By Jena Ardell
By Jon Campbell
By Alan Scherstuhl
By Tessa Stuart
By Roy Edroso
By Jon Campbell
By Albert Samaha
By Zachary D. Roberts
The lights went out in Democratic candidate Bonnie Eisler's house just before the polls closed Nov. 2 and the last of Nassau County's voters finished jamming their wrenches into the Republican machine.
It turned out to be a symbolic moment, like Joshua halting the travel of the sun and moon so the Israelites could win a battle, or the Greek gods fashioning the cosmos out of chaos. You'd need that kind of symbolism to describe the effects of the earthquake that twisted Long Island politics into an unrecognizable shape, swapping north for south, submerging some tectonic plates while lifting others into mountains, damming the river of power that had flowed into the GOP ocean seemingly since time began.
But just then, for Eisler, the blackout was nothing more than the consequence of an autumn storm that washed over Woodbury streets and toppled power lines. The candidate for Oyster Bay Town Board had just wrapped up weeks of round-the-clock campaigning and was determined to reach the Democratic party at the Papa Razzi restaurant in Westbury. "I had to be here," Eisler said, standing in the crush of party faithful gathered in the banquet room. "It was incredible. I had to be here. The roads were flooded. It was such a crazy thing. What a night for the lights to go out."
The lights also went out that night for the Nassau GOP. Eisler and fellow Democrat Anthony Macagnone would win seats on the formerly all-Republican Oyster Bay board. The Working Families Party would declare victory as well, having helped the Democrats elect at least two-possibly three-Hempstead councilors and seize control of county government for the first time in history. Party chairman Tom DiNapoli, a state assemblyman from Great Neck, looked omnipotent as he worked the microphone, handing out the results of races for judgeships and clerkships and town board seats like a bacchanalian tossing Moon Pies from a Mardi Gras float.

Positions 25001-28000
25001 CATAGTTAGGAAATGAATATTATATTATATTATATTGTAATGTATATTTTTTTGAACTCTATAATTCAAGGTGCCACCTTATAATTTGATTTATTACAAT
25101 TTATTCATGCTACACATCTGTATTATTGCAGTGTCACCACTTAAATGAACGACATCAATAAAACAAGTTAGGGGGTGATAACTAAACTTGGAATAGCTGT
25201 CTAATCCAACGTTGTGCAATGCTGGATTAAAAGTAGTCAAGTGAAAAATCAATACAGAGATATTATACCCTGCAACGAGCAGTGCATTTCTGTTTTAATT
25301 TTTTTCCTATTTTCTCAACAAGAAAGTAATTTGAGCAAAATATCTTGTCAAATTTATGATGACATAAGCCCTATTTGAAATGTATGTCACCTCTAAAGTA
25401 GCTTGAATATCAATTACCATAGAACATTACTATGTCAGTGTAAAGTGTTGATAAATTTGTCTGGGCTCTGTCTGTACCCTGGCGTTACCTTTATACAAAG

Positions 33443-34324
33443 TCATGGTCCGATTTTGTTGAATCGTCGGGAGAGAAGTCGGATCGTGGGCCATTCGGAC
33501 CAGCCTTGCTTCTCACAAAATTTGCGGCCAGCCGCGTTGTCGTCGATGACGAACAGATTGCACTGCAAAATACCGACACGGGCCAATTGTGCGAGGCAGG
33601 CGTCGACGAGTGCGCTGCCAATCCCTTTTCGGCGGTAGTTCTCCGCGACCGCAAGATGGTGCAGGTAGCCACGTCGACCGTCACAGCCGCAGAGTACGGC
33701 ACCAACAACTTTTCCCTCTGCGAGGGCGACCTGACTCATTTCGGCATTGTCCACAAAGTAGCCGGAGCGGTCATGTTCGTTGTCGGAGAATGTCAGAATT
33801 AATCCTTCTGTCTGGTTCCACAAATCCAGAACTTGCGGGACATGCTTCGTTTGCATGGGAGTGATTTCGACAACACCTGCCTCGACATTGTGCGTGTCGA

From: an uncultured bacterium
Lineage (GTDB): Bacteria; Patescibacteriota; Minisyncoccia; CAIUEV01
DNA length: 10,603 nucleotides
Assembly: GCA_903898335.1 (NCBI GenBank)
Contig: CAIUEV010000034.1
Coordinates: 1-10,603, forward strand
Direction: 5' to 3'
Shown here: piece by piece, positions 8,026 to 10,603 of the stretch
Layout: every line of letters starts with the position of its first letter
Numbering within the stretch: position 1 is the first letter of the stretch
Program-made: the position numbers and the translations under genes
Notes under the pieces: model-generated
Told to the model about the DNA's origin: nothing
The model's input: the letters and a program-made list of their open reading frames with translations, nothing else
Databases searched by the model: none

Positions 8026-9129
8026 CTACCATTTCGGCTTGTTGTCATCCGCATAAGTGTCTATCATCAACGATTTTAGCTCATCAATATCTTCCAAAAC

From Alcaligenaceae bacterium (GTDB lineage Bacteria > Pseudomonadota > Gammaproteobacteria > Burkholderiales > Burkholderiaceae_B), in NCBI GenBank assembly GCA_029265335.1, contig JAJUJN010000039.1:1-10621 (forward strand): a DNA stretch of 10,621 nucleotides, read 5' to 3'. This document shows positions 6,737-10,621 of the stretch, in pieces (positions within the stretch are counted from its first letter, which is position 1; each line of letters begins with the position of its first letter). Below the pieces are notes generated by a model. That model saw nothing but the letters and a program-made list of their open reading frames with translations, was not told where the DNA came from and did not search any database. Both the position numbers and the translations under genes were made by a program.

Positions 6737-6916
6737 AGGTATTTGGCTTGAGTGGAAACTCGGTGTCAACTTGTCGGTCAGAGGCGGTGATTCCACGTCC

If this was not quite a deathblow for the GOP apparatus, it also was more than the emotional triumphs of a few underdog politicians. For between the joyful tears and the clamped-tight bear hugs, over the strains of a New York Democratic hero's "Happy Days Are Here Again," in the free-flowing toasts and the dazed, sleep-deprived faces, a new being rose up and drew its first breath.
Nassau County, behold your Democratic machine.
Winners and Losers
DiNapoli hadn't yet begun to work the crowd from the podium when the first hints of the Republican demise filtered into the Papa Razzi. There may have been fewer than a hundred people present, many of them lining up at the bar to take advantage of the free drinks served before 10 p.m.
Sprinkled among the suit-wearing Democratic heavies, like legislative minority leader Judy Jacobs and party vice chairman Larry Aaronson, were a few people clad in T-shirts and jeans-members of Working Families, a party founded last year in the city by a coalition of labor unions and community groups.
One Working Families activist, Gary Bono of Merrick, clutched a shot and a beer as he talked about the resources his organization had thrown into the five legislative seats targeted by the Democrats. In March, the new party, ideologically to the left of the Democratic Party of the '90s, helped elect two Dems to the Hempstead Village Board, and this fall it campaigned heavily for Hempstead Town Board hopeful Dorothy Goosby and legislative candidate Patrick Williams of Uniondale.